High Court environmental rights constitution

Supreme Court rules in favour of Climate Case Ireland

31 July 

In a historic ruling, Friends of the Irish Environment have won their case against the State as the Supreme Court has ruled in their favour finding the Government’s plan to address climate change inadequate. 

In a unanimous ruling, the Court found that the 2017 National Mitigation Plan falls “well short” of the specificity that would be required to comply with the 2015 Climate Act and subsequently quashed it. 

Under the Climate Act, the government has committed to pursue, and achieve, the transition to a “low carbon, climate resilient and environmentally sustainable economy by the end of the year 2050”. 

A new plan must be now made and the ruling noted that “an identical plan cannot be made in the future”. 

This new plan, when formulated, must cover “the full period remaining to 2050”, the Court ruled. 

The world must reach carbon neutrality by 2050, the Intergovernmental Panel on Climate Change has warned, in order to avoid catastrophic levels of warming. 

History of the case 

The Supreme Court heard the appeal from FIE on 22 and 23 June and argued that The Climate Act requires the Government to produce national mitigation plans every five years, which must specify the manner in which the 2050 transition objective will be achieved.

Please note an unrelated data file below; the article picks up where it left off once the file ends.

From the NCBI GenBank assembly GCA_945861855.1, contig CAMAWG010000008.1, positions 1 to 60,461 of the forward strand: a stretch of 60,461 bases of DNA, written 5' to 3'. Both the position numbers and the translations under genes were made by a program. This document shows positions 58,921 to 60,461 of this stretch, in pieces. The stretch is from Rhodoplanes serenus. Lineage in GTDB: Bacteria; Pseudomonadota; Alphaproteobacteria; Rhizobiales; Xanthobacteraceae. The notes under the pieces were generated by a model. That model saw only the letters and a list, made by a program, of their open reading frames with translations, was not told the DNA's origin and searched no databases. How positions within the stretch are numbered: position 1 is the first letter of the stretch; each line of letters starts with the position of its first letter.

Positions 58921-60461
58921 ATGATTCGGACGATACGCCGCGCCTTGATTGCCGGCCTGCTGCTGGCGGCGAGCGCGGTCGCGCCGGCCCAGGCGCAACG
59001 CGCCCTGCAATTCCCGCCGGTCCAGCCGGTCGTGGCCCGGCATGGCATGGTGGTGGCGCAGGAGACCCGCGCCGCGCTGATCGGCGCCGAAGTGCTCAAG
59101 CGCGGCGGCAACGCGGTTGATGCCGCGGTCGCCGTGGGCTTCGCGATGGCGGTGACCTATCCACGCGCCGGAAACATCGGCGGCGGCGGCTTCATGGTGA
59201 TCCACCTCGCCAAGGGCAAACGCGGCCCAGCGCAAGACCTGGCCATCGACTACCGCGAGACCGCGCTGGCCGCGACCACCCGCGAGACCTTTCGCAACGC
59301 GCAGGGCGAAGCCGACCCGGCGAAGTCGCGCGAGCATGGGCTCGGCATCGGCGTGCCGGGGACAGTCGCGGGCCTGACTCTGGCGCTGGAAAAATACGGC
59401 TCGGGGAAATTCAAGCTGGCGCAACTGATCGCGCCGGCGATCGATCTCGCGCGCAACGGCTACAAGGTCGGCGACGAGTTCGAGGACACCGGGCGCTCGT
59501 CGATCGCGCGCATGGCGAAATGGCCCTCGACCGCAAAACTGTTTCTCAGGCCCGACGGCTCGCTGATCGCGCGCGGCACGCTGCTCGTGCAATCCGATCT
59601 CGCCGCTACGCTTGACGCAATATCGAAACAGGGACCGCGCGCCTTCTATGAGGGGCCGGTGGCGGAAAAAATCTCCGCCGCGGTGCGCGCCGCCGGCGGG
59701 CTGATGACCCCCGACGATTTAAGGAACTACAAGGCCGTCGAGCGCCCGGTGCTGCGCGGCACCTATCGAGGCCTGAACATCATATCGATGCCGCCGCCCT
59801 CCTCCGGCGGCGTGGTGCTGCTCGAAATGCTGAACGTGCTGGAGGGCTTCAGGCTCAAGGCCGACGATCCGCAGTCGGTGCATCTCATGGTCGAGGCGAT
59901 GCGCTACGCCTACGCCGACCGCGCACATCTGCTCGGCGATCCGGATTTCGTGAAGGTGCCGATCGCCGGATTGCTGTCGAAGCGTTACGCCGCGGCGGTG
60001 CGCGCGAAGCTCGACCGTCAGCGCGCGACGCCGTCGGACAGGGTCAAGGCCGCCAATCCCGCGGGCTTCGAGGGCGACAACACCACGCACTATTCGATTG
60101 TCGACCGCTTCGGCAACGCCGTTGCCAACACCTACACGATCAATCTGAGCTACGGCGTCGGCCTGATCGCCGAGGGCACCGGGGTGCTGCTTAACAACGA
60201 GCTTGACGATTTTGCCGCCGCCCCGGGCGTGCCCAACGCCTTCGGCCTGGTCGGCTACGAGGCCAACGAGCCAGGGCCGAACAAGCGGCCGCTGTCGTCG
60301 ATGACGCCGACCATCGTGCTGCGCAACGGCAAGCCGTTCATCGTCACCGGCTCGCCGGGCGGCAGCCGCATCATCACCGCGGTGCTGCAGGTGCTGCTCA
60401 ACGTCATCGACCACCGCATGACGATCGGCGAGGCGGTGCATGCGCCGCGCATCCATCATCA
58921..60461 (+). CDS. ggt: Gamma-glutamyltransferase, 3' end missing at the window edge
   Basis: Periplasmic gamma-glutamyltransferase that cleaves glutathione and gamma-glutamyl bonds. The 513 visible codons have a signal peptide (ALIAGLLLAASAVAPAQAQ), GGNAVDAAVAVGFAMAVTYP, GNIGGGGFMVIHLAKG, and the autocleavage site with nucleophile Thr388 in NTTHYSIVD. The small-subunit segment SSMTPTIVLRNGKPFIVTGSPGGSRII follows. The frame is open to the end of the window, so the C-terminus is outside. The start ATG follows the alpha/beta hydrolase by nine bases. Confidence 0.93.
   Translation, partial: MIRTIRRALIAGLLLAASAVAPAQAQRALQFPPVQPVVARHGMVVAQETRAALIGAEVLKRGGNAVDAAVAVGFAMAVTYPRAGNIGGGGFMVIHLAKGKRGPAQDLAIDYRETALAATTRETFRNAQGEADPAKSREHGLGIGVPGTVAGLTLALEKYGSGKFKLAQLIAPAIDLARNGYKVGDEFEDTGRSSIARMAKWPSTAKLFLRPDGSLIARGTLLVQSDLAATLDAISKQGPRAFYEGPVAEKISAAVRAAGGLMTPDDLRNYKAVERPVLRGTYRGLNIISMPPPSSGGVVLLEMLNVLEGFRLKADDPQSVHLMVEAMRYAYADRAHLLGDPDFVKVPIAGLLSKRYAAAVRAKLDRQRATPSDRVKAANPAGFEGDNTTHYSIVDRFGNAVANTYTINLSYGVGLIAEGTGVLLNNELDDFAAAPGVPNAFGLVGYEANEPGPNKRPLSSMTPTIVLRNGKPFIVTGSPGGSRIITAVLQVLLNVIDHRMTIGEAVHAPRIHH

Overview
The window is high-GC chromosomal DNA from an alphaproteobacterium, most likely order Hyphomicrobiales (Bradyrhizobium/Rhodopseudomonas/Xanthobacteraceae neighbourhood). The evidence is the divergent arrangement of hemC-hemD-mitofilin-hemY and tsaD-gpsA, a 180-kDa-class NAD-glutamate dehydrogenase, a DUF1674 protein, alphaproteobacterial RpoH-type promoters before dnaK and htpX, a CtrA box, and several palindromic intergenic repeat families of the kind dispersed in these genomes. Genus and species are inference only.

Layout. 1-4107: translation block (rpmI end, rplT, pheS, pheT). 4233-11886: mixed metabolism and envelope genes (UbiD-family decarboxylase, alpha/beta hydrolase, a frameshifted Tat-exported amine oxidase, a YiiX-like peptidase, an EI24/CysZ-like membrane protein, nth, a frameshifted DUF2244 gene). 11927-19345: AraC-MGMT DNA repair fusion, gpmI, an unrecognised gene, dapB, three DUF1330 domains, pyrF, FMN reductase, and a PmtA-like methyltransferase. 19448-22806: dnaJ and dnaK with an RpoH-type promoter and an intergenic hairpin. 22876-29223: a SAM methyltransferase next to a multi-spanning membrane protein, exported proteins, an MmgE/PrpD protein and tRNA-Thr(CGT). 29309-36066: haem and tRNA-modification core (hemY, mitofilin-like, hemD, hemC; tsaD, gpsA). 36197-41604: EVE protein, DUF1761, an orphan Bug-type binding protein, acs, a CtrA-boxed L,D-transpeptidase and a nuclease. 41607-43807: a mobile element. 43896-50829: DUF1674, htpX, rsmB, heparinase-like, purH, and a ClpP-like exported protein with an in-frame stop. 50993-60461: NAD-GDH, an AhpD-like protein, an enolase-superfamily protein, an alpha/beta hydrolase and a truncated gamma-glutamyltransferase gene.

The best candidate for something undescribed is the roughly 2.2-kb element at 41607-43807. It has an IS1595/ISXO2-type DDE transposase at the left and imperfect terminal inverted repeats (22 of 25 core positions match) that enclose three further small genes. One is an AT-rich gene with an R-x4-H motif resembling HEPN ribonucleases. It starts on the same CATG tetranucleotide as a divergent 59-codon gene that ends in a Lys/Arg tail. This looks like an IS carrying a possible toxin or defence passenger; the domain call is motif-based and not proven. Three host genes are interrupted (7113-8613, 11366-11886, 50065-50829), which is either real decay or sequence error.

However, as FIE pointed out, Ireland’s emissions have increased by about 10 per cent over the period 1990 to 2020, and the Plan actually allows for a rise in emissions over its life (2017 to 2022). 

As a result of the failure to reduce greenhouse gas emissions, FIE continued, the government is not only breaching its national and international commitments, but that its inaction infringes human rights. 

The State responded that the Act does not mandate any interim emissions reduction targets and that the Plan is only an initial step in reaching the 2050 transition objective. 

The case was first brought before the High Court in January 2019 where FIE argued that the National Mitigation Plan is a clear breach of constitutional and human rights, including the right to an environment consistent with human wellbeing and dignity. 

In the High Court judgment released in September, Justice Michael McGrath said that it is clear that climate change is a very serious issue facing both Ireland and the world. 

While also accepting that an unenumerated constitutional right to a healthy environment does exist for the purpose of this case, J MacGrath said that he was not satisfied that the making of the plan itself impacted on the right. 

He said that it would also be inappropriate to view the plan in isolation from the Climate Act under which the Plan was created. “The plan is but one, although extremely important, piece of the [climate policy] jigsaw”. 

In relation to the constitutional rights FIE raised, Chief Justice Clarke ruled that such a right cannot be derived from the constitution itself and that “state obligations may be relevant in environmental litigation to a case in which those issues would prove crucial”. 

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